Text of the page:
Do you have your own “Cheers”?

Do you have your own “Cheers"?

I’m a fan of some of the old sitcoms, and one of my favorites is Cheers, one of NBC’s longest-running series, airing from 1982 to 1993. At the beginning of every program are the lyrics from the show’s theme song, “Sometimes you want to go where everybody knows your name, and they’re always glad you came.” I have my own Cheers. It’s a small bistro, close to my home where as soon as I walk in they give me the biggest smile and say, ‘Rich, we are so glad you are joining us this evening!’. Now, for those of you who know me personally, you may be aware that I live in Manhattan where there are close to 10 restaurants on every block. But why do I select one restaurant over another? Is it the food, the service, the prices or the location? It could be a combination of all four. But, if I have my choice, I want to go to places where the sales or customer associates make me feel that they are glad I came. If I’m spending my hard earned money, I would like to feel welcomed, important and that my business is appreciated. Is that too much to ask?

Winter is upon us and when I took out my gloves, scarves and coat, I noticed that my gloves were worn. They were lined with shearling and kept me warm while walking around New York City. So, I went back to the same store where I had bought the original ones two years before, to replace them. Unfortunately, I was pretty much ignored by the well-groomed staff of sales people. When I told them that I had purchased gloves from their store previously no one said, “Oh, thanks for thinking about us again” or for being a loyal customer. Their only comment was they had not yet received their shipment of shearling gloves. Did anyone offer to take my name and give me a call when they came in? Did they display any attitude, other than total indifference? Did they make me feel they were glad that I came? No, no, no!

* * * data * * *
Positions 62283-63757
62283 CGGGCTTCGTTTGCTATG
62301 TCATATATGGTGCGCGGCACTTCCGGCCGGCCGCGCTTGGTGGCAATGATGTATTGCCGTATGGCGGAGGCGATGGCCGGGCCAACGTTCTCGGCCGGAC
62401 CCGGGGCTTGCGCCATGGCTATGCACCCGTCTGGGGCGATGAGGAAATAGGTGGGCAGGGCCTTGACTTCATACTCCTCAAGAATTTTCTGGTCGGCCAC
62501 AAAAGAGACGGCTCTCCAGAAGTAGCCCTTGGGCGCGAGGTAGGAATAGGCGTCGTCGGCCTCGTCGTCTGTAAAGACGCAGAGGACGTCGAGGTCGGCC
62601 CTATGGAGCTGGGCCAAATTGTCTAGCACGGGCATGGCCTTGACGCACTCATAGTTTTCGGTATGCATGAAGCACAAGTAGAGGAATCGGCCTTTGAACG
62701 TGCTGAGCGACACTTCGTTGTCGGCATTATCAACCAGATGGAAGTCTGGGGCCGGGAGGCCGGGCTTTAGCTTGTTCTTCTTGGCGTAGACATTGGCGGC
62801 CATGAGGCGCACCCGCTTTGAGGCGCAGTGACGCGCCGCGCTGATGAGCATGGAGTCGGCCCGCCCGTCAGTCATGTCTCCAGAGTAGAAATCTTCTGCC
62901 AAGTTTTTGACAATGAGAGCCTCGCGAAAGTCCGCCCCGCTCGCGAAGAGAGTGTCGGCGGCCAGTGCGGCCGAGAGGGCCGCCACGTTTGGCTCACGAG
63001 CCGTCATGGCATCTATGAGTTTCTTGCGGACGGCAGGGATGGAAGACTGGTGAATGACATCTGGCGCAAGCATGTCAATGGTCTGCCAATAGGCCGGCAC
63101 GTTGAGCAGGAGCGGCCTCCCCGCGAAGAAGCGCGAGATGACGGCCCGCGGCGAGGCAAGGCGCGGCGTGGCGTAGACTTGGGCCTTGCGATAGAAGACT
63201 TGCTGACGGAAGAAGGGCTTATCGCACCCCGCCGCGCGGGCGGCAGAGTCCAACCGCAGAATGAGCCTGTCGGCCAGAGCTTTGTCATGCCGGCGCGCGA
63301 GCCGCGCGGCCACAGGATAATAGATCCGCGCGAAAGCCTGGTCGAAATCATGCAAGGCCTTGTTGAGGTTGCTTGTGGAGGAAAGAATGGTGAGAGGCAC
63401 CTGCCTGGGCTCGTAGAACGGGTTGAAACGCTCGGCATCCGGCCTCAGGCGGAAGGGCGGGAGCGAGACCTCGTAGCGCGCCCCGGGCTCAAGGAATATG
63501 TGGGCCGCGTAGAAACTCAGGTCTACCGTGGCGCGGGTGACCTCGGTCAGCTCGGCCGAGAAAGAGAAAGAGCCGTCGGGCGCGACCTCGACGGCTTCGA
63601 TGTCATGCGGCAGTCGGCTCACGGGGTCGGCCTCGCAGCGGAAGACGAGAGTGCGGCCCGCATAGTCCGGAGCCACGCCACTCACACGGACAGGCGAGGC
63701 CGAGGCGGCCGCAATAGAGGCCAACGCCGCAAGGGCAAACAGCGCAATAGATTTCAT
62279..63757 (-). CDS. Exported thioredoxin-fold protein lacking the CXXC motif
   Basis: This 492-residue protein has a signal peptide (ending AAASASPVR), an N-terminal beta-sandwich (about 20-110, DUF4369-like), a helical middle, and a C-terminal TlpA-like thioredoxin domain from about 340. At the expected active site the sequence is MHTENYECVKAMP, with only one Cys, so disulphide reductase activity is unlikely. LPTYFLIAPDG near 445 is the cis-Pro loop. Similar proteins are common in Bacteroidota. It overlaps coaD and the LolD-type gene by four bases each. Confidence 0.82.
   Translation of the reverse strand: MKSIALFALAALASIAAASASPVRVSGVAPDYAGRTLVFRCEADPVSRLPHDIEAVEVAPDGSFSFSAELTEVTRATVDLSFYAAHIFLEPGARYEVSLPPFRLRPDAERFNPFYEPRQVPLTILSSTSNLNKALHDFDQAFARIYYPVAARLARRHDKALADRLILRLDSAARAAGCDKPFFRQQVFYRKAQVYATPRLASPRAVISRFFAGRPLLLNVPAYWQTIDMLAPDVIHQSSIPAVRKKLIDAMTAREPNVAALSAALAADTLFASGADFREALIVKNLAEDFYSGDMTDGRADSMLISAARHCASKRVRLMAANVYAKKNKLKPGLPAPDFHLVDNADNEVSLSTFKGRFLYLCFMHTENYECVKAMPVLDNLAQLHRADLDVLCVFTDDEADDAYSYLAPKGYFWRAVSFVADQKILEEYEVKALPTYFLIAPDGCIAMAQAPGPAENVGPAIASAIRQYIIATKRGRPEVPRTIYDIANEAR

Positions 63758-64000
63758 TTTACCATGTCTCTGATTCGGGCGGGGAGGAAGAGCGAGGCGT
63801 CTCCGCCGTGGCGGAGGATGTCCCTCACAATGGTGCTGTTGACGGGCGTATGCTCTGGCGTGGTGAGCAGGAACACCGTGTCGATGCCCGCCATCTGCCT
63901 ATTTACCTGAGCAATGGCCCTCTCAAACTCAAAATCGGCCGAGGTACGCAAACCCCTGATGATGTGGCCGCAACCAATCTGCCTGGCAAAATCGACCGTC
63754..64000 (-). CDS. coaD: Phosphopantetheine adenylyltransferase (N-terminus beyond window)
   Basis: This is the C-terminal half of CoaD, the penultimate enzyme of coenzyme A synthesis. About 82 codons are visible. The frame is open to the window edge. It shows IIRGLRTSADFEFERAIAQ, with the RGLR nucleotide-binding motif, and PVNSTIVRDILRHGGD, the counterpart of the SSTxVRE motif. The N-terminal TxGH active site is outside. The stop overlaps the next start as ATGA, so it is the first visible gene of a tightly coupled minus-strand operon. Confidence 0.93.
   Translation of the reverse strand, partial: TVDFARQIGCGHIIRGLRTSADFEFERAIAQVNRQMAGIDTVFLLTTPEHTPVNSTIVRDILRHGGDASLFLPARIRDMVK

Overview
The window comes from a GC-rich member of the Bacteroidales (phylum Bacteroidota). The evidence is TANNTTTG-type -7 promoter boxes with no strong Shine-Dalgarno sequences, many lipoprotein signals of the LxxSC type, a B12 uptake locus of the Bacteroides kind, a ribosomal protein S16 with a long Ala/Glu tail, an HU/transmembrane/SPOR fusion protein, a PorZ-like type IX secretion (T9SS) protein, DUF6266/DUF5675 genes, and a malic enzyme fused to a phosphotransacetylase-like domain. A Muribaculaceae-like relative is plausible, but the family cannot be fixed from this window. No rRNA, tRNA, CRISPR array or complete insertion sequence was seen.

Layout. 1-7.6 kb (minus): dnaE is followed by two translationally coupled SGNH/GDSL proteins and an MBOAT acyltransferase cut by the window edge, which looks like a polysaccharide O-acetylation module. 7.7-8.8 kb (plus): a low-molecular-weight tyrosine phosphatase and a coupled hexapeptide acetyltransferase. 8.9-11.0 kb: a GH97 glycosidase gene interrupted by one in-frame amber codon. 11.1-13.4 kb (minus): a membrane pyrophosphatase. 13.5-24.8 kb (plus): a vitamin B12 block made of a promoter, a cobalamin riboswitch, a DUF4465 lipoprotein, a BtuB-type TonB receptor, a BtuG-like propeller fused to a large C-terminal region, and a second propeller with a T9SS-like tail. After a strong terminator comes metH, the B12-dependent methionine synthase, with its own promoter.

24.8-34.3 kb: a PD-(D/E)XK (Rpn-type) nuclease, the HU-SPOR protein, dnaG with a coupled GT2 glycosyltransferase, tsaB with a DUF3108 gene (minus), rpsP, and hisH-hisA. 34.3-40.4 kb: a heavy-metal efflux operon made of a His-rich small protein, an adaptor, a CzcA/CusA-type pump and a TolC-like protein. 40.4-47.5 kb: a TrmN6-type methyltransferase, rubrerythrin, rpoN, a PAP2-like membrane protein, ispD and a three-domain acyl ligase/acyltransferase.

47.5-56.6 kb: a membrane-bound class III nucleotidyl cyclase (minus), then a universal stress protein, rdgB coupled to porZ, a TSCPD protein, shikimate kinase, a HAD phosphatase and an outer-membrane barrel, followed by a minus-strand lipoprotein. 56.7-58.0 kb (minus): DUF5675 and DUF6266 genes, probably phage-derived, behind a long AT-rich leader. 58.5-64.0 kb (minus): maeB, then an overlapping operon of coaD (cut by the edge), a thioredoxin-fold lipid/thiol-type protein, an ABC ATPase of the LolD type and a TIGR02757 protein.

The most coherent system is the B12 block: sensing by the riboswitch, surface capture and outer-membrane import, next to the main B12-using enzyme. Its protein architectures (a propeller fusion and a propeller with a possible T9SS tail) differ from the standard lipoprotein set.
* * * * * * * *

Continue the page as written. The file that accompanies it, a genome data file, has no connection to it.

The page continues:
I couldn’t help but think how this store that so meticulously exhibited their merchandise and had such beautiful display windows, staffed their establishment with the “Indifferent,” people who didn’t seem to care if I ever purchased anything at the time of my visit or if I ever came back at all. Actually, in my opinion, the Indifferent are even worse than those associates who act and think robotically.

The Indifferent sometimes take positions at contact centers too. I can instantly tell by the person’s tone of voice, as soon as he or she picks up the phone, whether or not they really care about helping me. So, why do companies hire the Indifferent? From my perspective, these companies are just throwing away their money.

Companies should take a lesson from “My Cheers.” I’m not a repeat customer because of the food, service, location, or prices, but because their associates are really glad to see me when I arrive. They know me. They know what I do for a living. They know when my sons are coming home for vacation. They know each of these things because they care. And because they care about me as a person, I’m eager to care about them too.

Tell me about your Cheers? How do they make you feel so special?

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About the Author ()

Richard R. Shapiro is Founder and President of The Center For Client Retention (TCFCR) and a leading authority in the area of customer satisfaction and loyalty. For 28 years, Richard has spearheaded the research conducted with thousands of customers from Fortune 100 and 500 companies amassing the ingredients of customer loyalty and what drives repeat business. His first book was The Welcomer Edge: Unlocking the Secrets to Repeat Business and The Endangered Customer: 8 Steps to Guarantee Repeat Business, was released in February, 2016.

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